Cosmo DiNardo murder confession: A 20 year old Pennsylvania man confesses to murdering all 4 missing Bucks County men. But why did he do it?
Cosmo DiNardo a 20 year old Bensalem, Pennsylvania man on Thursday confessed to the murder of four missing Bucks County men. The confession came a day after the body of one of the missing men, Dean Finocchiaro, 19, was discovered in a 12 foot deep common grave on his parent’s family farm.
All four men had disappeared last week, all within the space of two days from each other.
DiNardo’s confession came in exchange for prosecutors taking the death penalty off the table told his attorney Paul Lang. The attorney also said his client was ready to plead guilty to four counts of first-degree murder. Lang noted DiNardo expressing, ‘deep remorse.’ according to a report via philly.com.
Reported missing at the time, along with Finocchiaro was 22-year-old man, Mark Sturgis, 21-year-old Tom Meo, and 19-year-old Jimi Tar Patrick. Patrick had been last seen on Wednesday, the other three on Friday.
Positing that DiNardo who was Facebook friends with one of the victims and had a previous outstanding firearms warrant against him, authorities brought DiNardo in on Monday as they sought to ‘explore’ possible involvement.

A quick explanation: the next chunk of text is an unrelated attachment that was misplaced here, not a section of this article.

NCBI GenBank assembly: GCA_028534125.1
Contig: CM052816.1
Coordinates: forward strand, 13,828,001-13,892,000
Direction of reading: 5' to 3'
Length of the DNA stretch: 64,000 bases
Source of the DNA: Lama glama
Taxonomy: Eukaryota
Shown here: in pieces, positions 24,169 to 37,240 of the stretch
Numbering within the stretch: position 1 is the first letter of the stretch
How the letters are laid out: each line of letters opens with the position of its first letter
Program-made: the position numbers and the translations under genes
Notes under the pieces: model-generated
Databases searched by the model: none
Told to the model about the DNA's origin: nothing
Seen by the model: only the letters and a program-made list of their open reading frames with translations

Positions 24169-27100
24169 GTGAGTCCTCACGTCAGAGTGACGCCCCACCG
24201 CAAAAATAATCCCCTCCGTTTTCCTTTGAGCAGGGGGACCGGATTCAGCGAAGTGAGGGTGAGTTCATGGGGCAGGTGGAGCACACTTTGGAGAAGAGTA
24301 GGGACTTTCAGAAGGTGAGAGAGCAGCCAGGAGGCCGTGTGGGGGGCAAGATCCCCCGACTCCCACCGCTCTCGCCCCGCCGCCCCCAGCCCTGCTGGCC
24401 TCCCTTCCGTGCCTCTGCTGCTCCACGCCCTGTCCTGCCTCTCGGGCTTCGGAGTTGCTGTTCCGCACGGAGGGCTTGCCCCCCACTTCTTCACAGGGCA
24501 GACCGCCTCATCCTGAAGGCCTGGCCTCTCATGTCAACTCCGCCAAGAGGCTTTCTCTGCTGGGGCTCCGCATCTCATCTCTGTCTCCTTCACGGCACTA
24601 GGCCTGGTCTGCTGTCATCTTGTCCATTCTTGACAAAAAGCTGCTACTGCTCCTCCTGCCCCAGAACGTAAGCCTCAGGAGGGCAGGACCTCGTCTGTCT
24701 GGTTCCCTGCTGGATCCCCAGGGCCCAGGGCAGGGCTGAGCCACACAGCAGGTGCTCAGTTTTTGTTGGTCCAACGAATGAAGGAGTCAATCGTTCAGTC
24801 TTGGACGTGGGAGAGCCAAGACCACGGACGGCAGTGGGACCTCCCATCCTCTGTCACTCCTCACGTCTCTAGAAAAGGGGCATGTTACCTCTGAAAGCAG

Released on bail on Tuesday on $100K, DiNardo was arrested a day later after it was revealed he’d tried to sell the automobile of one of the reported missing men over the weekend. A judge ordered him held on $5 million bail.
A day later authorities came across the macabre discovery of Finocchiaro’s remains amongst other human remains. Those remains have yet to be identified.
Latest in Bucks County: Cosmo DiNardo confesses. DA Press conference set for later tonight. Stay tuned for updates. https://t.co/cdWTC0pC83
— Erin McCarthy (@erinK_mccarthy) July 13, 2017
During his confession, DiNardo told investigators where to find the other missing men.
Authorities have not revealed any details about how the victims found in the grave may have died or how they got there. Prosecutor Matthew Weintraub said he thought a backhoe may have been on the property.
The victims are all from Bucks County — an ex-urb of Philadelphia — and at least three of them knew one another.
In the February gun charge he still faces, in which DiNardo was brought in on Monday, that charge stemmed from him being illegally in possession of a shotgun and ammunition because of a previous involuntary commitment to a mental health institution. An affidavit in that case cited DiNardo ‘suffering from mental illness.’ describing the 20 year old as a schizophrenic.
To what degree DiNardo’s mental illness facilitated his murdering mission was yet to be understood. Whether DiNardo had felt personally felt slighted and sought revenge or whether the killings were the result of a disjointed individual transfixed on guns and hunting and dealing with the conflict of multiple personalities has yet to be understood.
As a shackled DiNardo left the courthouse Thursday, the man turned at one point where he was heard to say, ‘I’m sorry’.